Bald eagles in Alaska are a lot like gulls on a beach in Florida. They are oftentimes everywhere and can be VERY accommodating. But instead of moving in closer to capture some classic portraits of this bird, I opted to stay back in order to incorporate the enormity of the driftwood in the composition.

For me, the tree made the photograph. It’s not that the tree adds to the photograph. It’s not that the tree provides complimentary colors and tones like in the great gray owl photo above. Here, the tree is the point. The tree dictates how you see the photograph – set and setting first; bald eagle second.

I don’t’ know how many photographs of bald eagles I have in my files. It’s a lot! Most of them are flight shots or frame filling portraits. You know, those types of photographs we are ALWAYS after. Every one of them is actively marketed and sold to everything from magazines to advertisement agencies. And yet it is this photograph of a dead tree with an eagle that takes up a little more than 1% of the composition that outsells all the rest 10 : 1.


Set and setting came first. This is not a photograph of an eagle. It’s a photograph of an idea of what Alaska is.


I realize that’s a heady statement – a photograph of an idea of something. You really can’t be more abstract and subjective than this. But by homing in on a quintessential element of the Alaskan landscape, large old growth sized driftwood trees on a beach, and anchoring it with an eagle, the photograph captures the essence of the place.

I think it’s important to state that I am not inventing something new with the concept. In fact, all I am doing is borrowing from the artistic philosophy of nineteenth century painters of the American West.

Before photographs, we had paintings. Before airplanes and personal vehicles and a giant middle class with disposable income, Americans, and the rest of the world, relied on the paintings to show them what was “out there.”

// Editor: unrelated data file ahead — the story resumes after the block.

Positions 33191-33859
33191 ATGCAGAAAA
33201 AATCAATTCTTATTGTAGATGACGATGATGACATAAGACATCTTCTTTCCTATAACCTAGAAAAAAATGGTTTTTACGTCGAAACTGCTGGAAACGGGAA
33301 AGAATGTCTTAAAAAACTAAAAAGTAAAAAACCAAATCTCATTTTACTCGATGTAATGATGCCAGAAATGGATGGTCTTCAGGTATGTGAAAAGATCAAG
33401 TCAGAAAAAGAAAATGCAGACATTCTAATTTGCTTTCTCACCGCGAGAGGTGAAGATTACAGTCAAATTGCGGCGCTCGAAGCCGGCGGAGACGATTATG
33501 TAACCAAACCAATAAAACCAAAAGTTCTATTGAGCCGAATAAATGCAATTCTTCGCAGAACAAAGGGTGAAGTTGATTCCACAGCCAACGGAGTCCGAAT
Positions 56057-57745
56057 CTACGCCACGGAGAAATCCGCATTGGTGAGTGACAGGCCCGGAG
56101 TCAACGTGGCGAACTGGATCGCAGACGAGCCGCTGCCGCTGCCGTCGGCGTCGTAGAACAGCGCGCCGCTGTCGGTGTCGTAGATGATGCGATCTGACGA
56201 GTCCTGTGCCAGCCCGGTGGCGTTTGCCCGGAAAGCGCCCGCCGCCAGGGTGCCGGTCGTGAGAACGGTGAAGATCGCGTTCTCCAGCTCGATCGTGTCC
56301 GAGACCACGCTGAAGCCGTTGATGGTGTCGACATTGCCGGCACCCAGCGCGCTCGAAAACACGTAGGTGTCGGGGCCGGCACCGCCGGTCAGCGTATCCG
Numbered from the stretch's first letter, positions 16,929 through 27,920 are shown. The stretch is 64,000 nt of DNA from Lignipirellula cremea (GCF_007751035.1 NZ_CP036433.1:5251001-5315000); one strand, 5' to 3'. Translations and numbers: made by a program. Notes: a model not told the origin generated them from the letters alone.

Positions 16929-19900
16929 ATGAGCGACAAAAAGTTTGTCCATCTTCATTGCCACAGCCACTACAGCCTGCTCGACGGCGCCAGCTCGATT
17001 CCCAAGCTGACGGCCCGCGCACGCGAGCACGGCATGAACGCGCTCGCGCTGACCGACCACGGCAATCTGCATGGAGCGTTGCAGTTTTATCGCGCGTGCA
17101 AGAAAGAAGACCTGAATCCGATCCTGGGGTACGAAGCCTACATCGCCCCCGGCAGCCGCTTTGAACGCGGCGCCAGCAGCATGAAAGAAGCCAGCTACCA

When considered through the lens of this perspective, we can see that more often than not the goal of these artists was to show us what it was like to EXPERIENCE the West.

Sure, some drew and painted nothing more than portraits of animals. But these were often done for the sake of science and not for the sake of the general public.

Animalscapes give us the ability to transport our viewers to a place and allow them the opportunity to experience what we have seen.

Let’s be honest, very few people WANT to experience a brown bear in real life that is so close that all you can see is her head and shoulders. This is, of course, how we often photograph them with a 600mm lens. But it is never how someone other than a photographer with that giant lens is going to see the world or that bear.

None of this is to say that animalscapes are better than close portraits. This is art. There are no rules. And we are all doing this stuff for our own reasons.

Art is all about psychology.

A close-up portrait may be created to humanize an animal and create a psychological connection and sense of familiarity. A tight shot looking into the eyes of a predator on the other hand can be done to tap into a person’s limbic system, invoking a feeling of fear we all know deep down on a genetic level, creating a momentary adrenaline rush in viewers. An animalscape gives our viewers the feeling of experiencing the magic and beauty of the natural world firsthand.

What I am trying to do here by running a photography contest for animalscapes is to try to get you to begin seeing other possibilities. And really, that is the artistic process in a nutshell – being able to see the possibilities.

To enter please click on the link below to head over to our official Facebook group.

Be sure to check out the official rules and contest hashtags.